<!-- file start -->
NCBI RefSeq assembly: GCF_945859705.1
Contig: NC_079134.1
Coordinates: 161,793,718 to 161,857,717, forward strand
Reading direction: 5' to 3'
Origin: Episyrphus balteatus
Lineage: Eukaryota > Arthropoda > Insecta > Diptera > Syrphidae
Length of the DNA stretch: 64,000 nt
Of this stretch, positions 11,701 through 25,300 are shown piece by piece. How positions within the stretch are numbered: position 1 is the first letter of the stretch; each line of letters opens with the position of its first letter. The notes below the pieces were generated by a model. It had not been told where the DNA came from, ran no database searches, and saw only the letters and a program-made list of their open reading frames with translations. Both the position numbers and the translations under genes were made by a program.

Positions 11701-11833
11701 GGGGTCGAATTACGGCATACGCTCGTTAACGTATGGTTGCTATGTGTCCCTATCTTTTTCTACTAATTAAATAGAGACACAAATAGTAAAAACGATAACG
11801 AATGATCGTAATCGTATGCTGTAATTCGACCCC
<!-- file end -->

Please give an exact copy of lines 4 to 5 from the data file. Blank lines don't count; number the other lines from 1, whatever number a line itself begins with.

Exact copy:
Reading direction: 5' to 3'
Origin: Episyrphus balteatus